Leaning forward at the waist, Hamed would whip out this backhanded jab, then sliding his rear foot further behind him he would lean back as his opponent came in. Hamed would swing his hand low from the inside of his opponent's lead shoulder to the outside and unleash a short, clubbing right hook which, if the orthodox opponent was jabbing, would clip him over the temple or jaw. The above sequence is from the very beginning of the Steve Robinson bout and you can see that even though he attempts to take the offensive, Robinson is quickly forced back onto the defensive, standing in front of Naz with his gloves to his head.
Here is a nice example from later in the first round - Robinson commits to the jab this time and gets clubbed with a right hook for his troubles. Notice how Hamed is almost completely side on - making himself an even more difficult target as he leans away from Robinson.
Here are a few more examples of Hamed finding his clubbing right hook as his opponents moved forward to catch him. The act of jabbing haphazardly seemed to expose openings to his opponents which he then intended to use for counter punches. An observation which pundits continued to make was that Naseem Hamed made good boxers look very ordinary - and the HBO commentary team took this idea further by commenting on the punch numbers of Hamed's opponents. Naseem Hamed made good boxers look average because his unorthodox counters - particularly the lean back right hook - caused opponents who usually threw 80 punches a round to sit back and throw 30 punches a round without combinations.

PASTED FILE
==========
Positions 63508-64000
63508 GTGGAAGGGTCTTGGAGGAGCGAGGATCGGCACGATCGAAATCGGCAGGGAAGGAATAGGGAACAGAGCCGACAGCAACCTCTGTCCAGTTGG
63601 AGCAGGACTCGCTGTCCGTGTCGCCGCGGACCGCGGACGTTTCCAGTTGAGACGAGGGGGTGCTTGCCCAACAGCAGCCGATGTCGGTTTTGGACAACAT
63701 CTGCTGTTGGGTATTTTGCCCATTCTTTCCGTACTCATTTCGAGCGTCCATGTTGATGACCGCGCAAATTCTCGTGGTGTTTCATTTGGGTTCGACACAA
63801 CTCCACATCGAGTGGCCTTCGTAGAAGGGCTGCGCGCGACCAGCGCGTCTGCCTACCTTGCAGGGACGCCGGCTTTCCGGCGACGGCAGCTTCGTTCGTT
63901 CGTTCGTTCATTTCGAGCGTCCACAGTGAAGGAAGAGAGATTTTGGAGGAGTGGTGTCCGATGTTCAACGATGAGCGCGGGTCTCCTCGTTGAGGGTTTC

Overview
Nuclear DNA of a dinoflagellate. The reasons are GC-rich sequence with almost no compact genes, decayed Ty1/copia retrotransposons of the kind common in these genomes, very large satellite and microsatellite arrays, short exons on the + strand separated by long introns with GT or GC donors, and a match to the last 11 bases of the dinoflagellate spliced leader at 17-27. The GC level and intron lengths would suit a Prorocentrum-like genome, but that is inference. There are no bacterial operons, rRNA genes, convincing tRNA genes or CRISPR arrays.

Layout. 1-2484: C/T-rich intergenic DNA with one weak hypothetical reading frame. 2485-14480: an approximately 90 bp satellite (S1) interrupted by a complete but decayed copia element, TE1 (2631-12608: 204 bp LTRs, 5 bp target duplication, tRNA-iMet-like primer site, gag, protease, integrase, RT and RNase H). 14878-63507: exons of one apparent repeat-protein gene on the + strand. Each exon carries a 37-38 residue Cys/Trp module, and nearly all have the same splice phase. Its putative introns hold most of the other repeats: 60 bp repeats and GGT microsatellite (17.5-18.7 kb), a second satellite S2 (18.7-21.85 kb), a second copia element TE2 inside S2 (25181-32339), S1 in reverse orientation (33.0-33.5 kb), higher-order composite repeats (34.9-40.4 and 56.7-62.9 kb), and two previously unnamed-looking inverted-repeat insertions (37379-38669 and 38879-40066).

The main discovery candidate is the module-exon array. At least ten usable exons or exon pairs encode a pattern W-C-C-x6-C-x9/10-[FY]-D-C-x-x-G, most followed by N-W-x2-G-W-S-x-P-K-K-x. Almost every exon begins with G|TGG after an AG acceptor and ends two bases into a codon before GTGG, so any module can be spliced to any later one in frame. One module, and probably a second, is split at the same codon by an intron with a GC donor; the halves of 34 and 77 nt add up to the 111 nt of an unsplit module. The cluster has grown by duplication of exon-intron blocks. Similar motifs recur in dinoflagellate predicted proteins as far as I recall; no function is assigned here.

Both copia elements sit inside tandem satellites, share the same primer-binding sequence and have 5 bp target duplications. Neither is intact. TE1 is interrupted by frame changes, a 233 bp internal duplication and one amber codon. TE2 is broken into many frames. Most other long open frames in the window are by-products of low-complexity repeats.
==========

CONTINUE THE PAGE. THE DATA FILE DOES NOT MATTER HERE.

With his opponents reluctant to attack for fear of over-committing the Prince would start to work his offense.
The Corkscrew Uppercut
Hamed's go to offensive weapon was the corkscrew lead uppercut. It is a testament to the efficacy of this technique that for quite some time before his loss to Barrera, Hamed was relying more and more on this weapon alone. The majority of Hamed's opponents kept their left glove high to protect the side of their head from Hamed's constant right hooks. This opened up the opportunity for Hamed to attack inside their left hand from underneath. Hamed would move his head to the outside of their lead shoulder - as if to wind up for a lead hook - then driving a hard, lancing punch up off of his lead leg.
A great many fighters have used a sort of lead uppercut - straight hybrid to confound their opponents such as Alistair Overeem and Marvin Hagler - but southpaws who use it as a power punch are rare, and no-one did it as consistently against champions, future champions and former champions as Naseem Hamed.
Notice how Hamed moves his head to the right and keeps it there during the punch. His right hand travels straight inside of his opponent's elevated lead hand with ease and power. Notice that Hamed's palm is pointing upward and the slight bend in Hamed's arm removes the ability of his opponent to jam the punch as he could if it were a simply hard straight.
Here's another look, notice how Hamed is well outside of his opponent's lead arm, and far away from his rear one, meaning he is in little danger of being struck. Notice also how he takes a dominant angle as he leaps.
While Hamed his jumping into his corkscrew uppercut, he is moving his feet into a dominant position from which he can throw his less dexterous but powerful left hand. Here's a great gif of one of several finishes he scored off of this combination.
While this has only been a brief look at the Prince's strategies - I will do a more in depth one at some point - I hope that I have been able to demonstrate to some extent that it wasn't entirely dumb luck or magical genetics that made Prince Naseem such a devastating knockout artist against good boxers. In the coming weeks we will also take a look at the great Roy Jones Jr. and perhaps some more of my favourite boxers.